Letting Congress Be Congress: Transportation Funding

A new president is in charge, but Congress’ allergy to innovation and reliance on outmoded ideas hasn’t really changed at all. Exhibit B: the transportation funding amendment that Sens. Dianne Feinstein (D-CA) and Patty Murray (D-WA) are pushing to add to the stimulus bill this week.Labor unions are throwing their weight behind this transport amendment, which sounds great — it adds $5 billion for mass transit and $13 billion for highways. But consider that roads are already in line for $27 billion in the stimulus, with little to no conditions to ensure the money goes to repairs rather than new highways.

“What concerns us most is that this $40 billion at the moment would go to [state departments of transportation] with almost no accountability in terms of national priorities: no fix it first requirement, no demonstrable national transportation priority, no accountability for impact on oil dependence and climate,” David Goldberg, spokesman for the advocacy group Transportation for America, told me.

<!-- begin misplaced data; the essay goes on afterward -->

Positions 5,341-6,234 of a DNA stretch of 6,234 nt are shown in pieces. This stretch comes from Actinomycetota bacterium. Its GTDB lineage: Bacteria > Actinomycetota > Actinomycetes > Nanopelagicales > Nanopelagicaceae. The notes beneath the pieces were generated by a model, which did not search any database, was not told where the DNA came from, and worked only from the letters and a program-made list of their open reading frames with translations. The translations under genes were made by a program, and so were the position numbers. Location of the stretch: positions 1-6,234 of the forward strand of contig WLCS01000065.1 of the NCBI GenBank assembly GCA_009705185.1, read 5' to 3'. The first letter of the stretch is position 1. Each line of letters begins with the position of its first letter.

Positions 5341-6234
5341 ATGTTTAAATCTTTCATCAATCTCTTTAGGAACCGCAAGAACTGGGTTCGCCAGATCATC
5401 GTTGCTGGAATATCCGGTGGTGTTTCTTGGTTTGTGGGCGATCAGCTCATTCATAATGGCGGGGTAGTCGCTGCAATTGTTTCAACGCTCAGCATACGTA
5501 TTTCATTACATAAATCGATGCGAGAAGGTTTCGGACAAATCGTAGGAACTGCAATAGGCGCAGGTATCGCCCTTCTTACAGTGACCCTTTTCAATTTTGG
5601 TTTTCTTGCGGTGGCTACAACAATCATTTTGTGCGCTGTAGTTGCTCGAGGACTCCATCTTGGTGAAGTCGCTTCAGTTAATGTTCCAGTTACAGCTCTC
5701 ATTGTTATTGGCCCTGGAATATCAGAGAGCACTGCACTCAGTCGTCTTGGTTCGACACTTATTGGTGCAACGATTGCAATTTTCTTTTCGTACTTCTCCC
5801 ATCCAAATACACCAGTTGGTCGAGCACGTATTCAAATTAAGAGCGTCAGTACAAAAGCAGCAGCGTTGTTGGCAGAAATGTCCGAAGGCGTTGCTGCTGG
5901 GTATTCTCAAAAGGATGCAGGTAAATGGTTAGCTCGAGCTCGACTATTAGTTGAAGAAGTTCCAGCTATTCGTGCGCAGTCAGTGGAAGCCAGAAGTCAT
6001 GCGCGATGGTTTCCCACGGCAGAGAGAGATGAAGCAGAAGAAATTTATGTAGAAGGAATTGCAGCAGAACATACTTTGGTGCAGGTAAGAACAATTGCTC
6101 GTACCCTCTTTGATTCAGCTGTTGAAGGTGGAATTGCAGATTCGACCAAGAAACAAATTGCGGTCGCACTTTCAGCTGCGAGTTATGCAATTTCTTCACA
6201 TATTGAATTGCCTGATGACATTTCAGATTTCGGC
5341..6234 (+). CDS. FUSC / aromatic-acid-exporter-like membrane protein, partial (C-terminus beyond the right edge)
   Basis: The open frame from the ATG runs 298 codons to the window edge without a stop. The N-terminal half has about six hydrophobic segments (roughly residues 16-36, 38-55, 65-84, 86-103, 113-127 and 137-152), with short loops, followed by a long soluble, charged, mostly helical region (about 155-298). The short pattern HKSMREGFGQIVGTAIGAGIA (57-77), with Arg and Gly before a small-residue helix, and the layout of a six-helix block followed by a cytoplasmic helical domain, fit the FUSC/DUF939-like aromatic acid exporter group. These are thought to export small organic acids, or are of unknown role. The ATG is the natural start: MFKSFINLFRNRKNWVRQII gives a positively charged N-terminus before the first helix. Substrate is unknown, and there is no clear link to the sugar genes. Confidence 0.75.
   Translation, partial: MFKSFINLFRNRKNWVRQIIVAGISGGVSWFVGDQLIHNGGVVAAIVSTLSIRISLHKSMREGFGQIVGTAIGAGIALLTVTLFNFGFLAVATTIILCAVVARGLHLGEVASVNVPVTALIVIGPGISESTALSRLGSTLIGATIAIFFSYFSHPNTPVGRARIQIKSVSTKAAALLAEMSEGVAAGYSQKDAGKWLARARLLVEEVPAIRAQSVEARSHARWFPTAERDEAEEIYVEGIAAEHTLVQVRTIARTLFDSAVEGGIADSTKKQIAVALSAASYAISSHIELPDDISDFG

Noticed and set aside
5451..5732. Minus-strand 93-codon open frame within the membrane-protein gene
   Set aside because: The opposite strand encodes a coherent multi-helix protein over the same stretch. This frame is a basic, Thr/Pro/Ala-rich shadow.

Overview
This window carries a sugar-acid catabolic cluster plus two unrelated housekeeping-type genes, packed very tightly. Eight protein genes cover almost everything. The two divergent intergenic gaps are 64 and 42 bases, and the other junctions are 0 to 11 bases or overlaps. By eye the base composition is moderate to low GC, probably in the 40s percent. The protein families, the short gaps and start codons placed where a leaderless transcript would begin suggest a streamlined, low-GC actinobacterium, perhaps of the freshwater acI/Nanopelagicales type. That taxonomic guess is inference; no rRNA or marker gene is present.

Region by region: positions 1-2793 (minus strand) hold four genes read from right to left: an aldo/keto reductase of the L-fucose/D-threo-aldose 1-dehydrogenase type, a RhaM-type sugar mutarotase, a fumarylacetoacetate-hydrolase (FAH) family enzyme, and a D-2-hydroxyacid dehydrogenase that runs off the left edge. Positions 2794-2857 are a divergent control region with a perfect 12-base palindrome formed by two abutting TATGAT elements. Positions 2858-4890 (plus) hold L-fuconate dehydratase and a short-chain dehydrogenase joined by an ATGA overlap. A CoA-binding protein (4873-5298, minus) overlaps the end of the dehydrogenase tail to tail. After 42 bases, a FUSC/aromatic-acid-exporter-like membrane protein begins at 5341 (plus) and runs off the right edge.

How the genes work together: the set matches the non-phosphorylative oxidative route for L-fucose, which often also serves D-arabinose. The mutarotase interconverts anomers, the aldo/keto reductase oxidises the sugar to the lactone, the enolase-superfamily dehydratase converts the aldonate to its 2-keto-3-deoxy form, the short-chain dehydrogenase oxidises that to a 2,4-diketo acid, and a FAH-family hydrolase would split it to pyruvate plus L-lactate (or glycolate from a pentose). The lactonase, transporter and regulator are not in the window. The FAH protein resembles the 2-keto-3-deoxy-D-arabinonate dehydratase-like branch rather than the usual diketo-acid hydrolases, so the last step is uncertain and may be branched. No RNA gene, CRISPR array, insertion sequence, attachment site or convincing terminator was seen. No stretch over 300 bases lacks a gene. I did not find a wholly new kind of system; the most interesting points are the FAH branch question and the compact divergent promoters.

Also consider that “new starts,” the type of groundbreaking transit projects that could revitalize cities and suburbs with greener options such as light rail, would only be getting $1 billion if the Feinstein-Murray amendment passes. As of now, the Senate is spending no money on new starts.

In addition, Senate environment committee chairman Barbara Boxer (D-CA) is said to be wavering on whether to open the bill’s $5.5 billion transit grant program to highway projects.

Sure, legislating has always been like sausage-making. But didn’t we just elect a president who promised to at least try to change the ways of Washington? Did Obama’s supporters believe his vow to create the biggest public works program since the invention of the interstate highway system?

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